Books and Records. Licensees are required to preserve their books and records in their original or native format for a period of seven years, including those reflecting the details of the Licensee’s transactions and its compliance with applicable state and federal anti-money laundering laws, rules and regulations. Licensees are also required to provide DFS, upon request, with immediate access to their books and records, wherever they are located. They must also submit to examination by DFS at least every two years, or whenever DFS deems it necessary, and examinations may address virtually any aspect of the Licensee’s business, including its financial condition, the policies of its management, and any other matter deemed necessary by DFS to determine the Licensee’s compliance with applicable laws, rules and regulations.
Reports and Financial Disclosures. Licensees must submit to DFS quarterly financial statements and audited annual financial statements, and must immediately report any known violation of law, rule or regulation related to its business activity.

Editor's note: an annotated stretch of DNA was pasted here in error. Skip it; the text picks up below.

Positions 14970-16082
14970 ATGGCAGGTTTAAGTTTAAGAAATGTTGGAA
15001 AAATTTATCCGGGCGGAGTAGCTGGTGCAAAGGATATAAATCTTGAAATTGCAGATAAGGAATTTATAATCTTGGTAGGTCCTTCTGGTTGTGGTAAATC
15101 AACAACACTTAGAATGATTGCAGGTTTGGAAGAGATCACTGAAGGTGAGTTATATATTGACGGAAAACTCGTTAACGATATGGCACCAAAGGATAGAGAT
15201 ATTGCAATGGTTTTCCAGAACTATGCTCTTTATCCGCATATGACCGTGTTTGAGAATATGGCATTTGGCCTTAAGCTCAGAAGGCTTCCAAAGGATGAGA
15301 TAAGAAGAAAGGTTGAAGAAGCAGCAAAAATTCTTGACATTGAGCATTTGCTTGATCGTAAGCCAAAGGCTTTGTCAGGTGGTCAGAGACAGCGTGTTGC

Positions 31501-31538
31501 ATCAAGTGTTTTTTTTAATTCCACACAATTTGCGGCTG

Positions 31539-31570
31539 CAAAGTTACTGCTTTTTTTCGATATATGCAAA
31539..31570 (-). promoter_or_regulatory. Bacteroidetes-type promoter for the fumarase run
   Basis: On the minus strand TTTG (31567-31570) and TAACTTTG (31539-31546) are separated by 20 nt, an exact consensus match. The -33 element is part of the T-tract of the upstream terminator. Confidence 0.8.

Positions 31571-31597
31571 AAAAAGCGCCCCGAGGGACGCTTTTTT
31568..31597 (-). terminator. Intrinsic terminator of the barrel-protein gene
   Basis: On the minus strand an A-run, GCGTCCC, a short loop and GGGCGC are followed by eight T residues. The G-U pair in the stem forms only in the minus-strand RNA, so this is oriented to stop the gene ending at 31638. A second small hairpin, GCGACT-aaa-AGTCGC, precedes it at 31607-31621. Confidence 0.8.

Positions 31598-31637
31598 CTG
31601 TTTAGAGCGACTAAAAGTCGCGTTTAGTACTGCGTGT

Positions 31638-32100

Anti-Money Laundering Programs and Suspicious Activity Reports. Each Licensee must adopt a system of internal controls, policies and procedures designed to ensure compliance with applicable anti-money laundering laws. Each must also submit Suspicious Activity Reports (SARs) in accordance with federal law or, for Licensees not subject to federal SAR requirements, to DFS in such form as it prescribes.
Cyber-Security Program. Each Licensee must establish and maintain a cybersecurity program and designate a qualified employee to serve as its chief information security officer.
Consumer Disclosures. Prior to entering into any transaction with or on behalf of a customer, Licensees must disclose in writing all material risks associated not just with the particular transaction or service, but also with virtual currencies generally.